Many of you have already joined out Discord server, as it has proved to be much more popular and active than the Slack server.
This post is just letting everyone know that the development slack server has been officially shut down.
We hope many more of you can join our discord server Meshtastic
With all due respect to the people who decided this, and with no intention to start a flame, I am struggling to make sense of this decision. (From what I’m hearing, since I couldn’t even log in) Discord looks like an awful service.
Other than popularity, is there any unique quality of this service that makes it preferable to other Internet chatroom systems that are more reputable, more open, more inclusive and less disrespectful of their users’ privacy?
Originally we were looking for an alternative due to the increasing restrictions placed on non-paying slack accounts, many of the alternatives discussed lacked either platform availability and/or lack of uptake/popularity.
Accessibility is key to having whatever we chose thrive, and so far Discord appears to have been a good choice.
I cannot speak from your experience with regards to being unable to login (happy to help if you want). You mentioned hearing that it is an awful service? Would you mine elaborating as there may be things we can do on our end to mitigate some of these.
Really grateful for your offer, unfortunately it would be a wasted effort. There’s a significant misalignment between the target demographic of Discord and that of Meshtastic, and I am simply not part of the overlapping set.
But hey, being banned on Discord never stopped me from contributing to the projects I like, and less chat means more time to work so it’s all good
Probably a moot point at this stage, but unlike social networks, where being discoverable by as many people as possible is important, in selecting a web chat platform for an open project I don’t think the size of its existing userbase is as much a key factor as inclusiveness, ethics or security.
What about all the open-source federated systems like IRC, Matrix, Jabber, Mattermost, Jitsi and so on? Have any of these been considered?
As you have said, Discord is not a privacy first platform, but I can assure you it is quite capable in terms of features.
While it would be nice goal to eventually setup a custom Matrix server (which Meshtastic is actually slated to gateway into eventually), that takes a fair amount of infrastructure to setup. It has to be hosted somewhere, and it needs to be maintained by someone. There are also Matrix hosting services available, but either a custom server or a managed service will cost time and money. Discord is free and functional, and we switched because we outgrew Slack’s free plan. If anyone is willing to take on the effort of setting up and / or hosting a Matrix server, I think it would make sense to switch, but for now, the convenience and availability of a free service gets the job done.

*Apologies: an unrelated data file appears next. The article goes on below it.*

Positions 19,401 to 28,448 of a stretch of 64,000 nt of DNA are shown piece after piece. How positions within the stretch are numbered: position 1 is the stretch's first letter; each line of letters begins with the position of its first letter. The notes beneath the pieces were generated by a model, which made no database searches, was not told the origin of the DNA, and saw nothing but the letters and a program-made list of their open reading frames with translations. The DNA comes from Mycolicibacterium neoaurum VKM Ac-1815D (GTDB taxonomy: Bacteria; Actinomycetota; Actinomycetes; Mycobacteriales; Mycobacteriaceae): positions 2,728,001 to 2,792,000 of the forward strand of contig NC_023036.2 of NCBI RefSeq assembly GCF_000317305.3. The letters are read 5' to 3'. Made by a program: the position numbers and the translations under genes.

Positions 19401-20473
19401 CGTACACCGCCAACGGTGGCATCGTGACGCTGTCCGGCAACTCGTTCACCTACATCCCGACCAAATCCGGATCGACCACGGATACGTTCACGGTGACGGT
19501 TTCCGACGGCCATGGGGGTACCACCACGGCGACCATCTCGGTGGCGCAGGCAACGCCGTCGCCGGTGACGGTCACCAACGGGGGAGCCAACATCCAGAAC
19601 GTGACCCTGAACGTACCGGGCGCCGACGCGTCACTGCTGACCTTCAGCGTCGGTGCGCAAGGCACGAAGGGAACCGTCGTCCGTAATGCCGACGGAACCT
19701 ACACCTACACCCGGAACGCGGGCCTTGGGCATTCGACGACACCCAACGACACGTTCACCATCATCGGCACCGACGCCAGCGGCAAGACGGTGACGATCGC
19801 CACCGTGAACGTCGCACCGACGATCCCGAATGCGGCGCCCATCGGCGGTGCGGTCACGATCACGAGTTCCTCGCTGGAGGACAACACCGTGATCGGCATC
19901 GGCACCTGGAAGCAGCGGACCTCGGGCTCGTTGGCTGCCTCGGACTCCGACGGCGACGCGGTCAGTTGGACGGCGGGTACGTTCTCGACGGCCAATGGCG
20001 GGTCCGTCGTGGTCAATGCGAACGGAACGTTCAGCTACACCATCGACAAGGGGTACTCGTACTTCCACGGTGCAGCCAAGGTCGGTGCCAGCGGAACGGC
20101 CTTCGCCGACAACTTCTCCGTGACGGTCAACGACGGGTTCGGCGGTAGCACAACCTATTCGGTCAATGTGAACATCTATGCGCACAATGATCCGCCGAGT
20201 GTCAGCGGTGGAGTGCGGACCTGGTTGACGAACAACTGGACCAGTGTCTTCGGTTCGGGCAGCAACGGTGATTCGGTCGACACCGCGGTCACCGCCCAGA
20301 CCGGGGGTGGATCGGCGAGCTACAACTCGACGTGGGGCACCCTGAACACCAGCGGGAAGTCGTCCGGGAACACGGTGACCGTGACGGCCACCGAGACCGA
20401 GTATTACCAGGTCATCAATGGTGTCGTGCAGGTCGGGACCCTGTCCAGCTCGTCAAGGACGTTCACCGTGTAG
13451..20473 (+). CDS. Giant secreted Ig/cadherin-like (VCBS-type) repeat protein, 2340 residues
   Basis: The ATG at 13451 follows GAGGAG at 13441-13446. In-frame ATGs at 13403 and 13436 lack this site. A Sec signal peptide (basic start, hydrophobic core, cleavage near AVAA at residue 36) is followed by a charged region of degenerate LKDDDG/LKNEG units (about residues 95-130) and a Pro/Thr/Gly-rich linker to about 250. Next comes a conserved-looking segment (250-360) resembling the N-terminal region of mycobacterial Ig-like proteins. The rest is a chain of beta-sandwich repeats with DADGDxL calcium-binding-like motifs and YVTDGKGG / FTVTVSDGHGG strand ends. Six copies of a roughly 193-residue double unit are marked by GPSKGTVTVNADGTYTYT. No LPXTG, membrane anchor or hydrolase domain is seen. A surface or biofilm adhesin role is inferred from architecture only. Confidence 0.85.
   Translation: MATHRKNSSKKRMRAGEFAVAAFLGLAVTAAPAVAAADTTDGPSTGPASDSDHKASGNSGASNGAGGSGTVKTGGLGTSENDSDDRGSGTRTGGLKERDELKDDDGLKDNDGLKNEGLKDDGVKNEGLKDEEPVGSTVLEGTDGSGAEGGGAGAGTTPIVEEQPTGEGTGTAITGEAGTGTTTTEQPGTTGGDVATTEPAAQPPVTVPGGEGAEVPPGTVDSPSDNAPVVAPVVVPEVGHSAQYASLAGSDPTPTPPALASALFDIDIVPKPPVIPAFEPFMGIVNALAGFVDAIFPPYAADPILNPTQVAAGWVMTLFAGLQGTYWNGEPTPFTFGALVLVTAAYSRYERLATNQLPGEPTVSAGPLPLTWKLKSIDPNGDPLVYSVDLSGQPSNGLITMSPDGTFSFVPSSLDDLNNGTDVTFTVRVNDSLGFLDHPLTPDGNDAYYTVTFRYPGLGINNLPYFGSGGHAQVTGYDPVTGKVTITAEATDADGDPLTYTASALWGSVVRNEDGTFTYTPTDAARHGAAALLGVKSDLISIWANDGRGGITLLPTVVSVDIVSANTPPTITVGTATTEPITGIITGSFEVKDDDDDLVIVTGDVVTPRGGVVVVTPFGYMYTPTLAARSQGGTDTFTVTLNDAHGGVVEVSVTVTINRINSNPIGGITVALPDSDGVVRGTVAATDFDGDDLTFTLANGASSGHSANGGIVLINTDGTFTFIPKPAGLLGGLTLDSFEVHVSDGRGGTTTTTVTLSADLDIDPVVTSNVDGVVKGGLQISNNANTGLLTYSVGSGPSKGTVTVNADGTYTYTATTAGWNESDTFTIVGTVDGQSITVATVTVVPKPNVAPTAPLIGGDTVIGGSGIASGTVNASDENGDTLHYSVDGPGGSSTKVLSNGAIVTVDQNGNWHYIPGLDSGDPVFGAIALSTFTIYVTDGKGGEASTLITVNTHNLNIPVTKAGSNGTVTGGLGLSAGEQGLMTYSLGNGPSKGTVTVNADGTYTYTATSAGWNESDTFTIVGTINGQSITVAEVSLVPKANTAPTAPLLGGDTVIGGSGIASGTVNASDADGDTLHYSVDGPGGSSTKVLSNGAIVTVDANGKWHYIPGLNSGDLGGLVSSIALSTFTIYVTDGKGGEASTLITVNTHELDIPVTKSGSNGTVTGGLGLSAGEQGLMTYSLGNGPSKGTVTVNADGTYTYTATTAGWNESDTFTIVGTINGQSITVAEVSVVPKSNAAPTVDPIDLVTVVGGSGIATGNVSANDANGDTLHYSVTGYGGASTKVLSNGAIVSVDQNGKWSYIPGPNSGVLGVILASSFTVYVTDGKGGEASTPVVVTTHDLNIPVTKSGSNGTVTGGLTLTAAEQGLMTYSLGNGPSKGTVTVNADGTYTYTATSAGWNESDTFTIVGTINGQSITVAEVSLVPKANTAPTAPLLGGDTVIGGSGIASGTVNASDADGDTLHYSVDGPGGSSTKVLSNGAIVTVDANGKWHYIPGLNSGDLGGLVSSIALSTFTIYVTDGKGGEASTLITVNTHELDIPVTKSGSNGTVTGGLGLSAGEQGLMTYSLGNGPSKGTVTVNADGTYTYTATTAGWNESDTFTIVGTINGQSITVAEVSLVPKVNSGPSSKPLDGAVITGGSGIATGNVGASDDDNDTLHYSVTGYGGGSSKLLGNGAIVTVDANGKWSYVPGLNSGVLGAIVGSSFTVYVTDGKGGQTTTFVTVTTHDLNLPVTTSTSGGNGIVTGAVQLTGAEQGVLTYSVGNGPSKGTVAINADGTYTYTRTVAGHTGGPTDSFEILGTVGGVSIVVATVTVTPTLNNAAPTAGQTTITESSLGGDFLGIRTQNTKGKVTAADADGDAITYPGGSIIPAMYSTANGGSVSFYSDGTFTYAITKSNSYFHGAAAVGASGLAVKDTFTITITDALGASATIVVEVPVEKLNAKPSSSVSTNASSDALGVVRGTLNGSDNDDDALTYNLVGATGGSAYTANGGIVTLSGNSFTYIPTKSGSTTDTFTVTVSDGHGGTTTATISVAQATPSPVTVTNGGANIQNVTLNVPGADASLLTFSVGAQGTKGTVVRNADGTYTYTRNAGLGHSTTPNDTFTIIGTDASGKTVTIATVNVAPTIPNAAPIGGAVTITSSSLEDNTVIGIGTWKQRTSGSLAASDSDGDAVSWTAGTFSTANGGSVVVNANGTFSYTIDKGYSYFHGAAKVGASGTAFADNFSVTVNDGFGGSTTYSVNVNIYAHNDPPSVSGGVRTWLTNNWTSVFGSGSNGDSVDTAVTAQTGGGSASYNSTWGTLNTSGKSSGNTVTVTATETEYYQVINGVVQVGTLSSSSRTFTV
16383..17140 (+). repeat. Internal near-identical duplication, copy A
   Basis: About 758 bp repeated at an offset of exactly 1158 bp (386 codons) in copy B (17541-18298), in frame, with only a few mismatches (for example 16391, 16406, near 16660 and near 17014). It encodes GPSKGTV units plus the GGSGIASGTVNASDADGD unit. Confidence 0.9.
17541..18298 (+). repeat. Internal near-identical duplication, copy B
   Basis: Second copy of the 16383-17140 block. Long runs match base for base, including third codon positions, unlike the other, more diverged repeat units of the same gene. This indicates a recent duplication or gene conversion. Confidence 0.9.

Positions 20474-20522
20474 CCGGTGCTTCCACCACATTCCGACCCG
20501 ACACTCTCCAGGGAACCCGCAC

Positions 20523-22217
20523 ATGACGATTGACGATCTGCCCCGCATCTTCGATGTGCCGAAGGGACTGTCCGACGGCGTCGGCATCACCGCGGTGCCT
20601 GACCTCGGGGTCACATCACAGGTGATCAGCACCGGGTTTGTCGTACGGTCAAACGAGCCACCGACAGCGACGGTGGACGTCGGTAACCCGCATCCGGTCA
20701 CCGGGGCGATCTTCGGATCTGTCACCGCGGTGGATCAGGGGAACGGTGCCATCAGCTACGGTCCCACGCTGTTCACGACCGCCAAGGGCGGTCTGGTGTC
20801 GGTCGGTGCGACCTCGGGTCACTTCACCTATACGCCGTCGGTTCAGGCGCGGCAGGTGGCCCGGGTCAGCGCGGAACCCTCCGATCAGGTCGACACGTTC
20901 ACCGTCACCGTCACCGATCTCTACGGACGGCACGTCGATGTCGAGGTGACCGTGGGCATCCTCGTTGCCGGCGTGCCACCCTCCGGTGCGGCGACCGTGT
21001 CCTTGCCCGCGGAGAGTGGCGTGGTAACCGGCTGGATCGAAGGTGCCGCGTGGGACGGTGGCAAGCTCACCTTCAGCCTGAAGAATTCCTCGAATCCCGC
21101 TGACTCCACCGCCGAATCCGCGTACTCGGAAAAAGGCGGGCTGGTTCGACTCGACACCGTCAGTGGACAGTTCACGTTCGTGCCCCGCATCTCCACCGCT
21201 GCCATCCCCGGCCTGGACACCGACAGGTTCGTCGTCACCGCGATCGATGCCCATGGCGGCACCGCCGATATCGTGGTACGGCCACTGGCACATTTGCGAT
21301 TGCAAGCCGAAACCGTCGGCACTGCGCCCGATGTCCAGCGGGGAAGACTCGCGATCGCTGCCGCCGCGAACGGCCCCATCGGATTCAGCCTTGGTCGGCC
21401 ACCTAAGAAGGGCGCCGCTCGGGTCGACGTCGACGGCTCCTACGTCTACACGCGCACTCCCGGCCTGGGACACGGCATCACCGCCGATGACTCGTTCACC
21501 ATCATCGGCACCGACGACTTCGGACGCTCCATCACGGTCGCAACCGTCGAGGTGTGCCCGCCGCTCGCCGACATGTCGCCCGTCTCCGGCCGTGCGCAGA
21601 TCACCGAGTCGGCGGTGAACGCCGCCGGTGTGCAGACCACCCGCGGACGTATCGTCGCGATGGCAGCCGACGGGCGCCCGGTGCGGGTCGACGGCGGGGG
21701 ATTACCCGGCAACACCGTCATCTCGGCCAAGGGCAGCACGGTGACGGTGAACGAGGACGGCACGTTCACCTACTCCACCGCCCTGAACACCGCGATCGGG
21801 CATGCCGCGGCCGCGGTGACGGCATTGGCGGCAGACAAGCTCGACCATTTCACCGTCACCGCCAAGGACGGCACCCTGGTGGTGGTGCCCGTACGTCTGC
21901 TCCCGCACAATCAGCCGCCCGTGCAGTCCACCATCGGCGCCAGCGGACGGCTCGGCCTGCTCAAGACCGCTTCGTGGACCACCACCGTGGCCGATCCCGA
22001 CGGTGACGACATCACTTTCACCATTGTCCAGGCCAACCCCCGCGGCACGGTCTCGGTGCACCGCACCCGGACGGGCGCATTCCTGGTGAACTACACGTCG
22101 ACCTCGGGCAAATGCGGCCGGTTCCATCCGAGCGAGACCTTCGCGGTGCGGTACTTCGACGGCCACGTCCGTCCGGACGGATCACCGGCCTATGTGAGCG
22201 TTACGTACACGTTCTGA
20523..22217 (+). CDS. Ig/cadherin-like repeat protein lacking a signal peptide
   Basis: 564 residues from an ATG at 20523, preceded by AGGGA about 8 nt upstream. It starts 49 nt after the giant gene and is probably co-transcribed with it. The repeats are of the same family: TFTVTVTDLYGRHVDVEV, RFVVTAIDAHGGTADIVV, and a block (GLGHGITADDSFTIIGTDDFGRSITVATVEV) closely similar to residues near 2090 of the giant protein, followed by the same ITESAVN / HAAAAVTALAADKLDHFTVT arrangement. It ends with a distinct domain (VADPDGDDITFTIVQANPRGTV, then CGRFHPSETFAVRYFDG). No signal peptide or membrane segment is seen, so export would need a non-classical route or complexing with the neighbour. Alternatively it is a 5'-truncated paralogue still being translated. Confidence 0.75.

The fact that many people hope to use Meshtastic on iOS and Android, and even Windows devices makes the privacy and open source argument null. Our FIRST goal is to create an amazing project. Already Discord has been used far more than Slack (which also has serious privacy/security issues). Sorry to say it but IRC, Matrix, Jabber and all of those solutions, while wonderful that they are open source and more privacy friendly, are never going to be as good as Discord, as proven by Discord’s popularity. We’re aiming for practicality, not privacy.
@charminULTRA, I’m not quite clear on a few points in your message and I just want to make sure we’re on the same page.
I’m sorry, from your post history it’s unclear what group, organization or business you’re speaking on behalf of, and whether you’re speaking in personal or official capacity. Who is WE?
How is this different from saying, for example: “The fact that many people eat satay every day makes the peanut allergy argument null”.
More to the point, how does your comment apply to the people living in IT-hostile shitholes like China, India, Australia, Myanmar, Belarus, even Russia to a degree.
There are highly competent people out there, for whom one single security slip may mean loss of liberty or even loss of life. Are you suggesting that they should be required to downgrade their security posture to the lowest common denominator (Windows users) in order to be allowed to participate in project discussions?
This may be because I haven’t even made the open source argument yet!
After reading the answers above, I decided to not open that particular can of worms just now.
So, can you please let me know which “open source argument” you had in mind?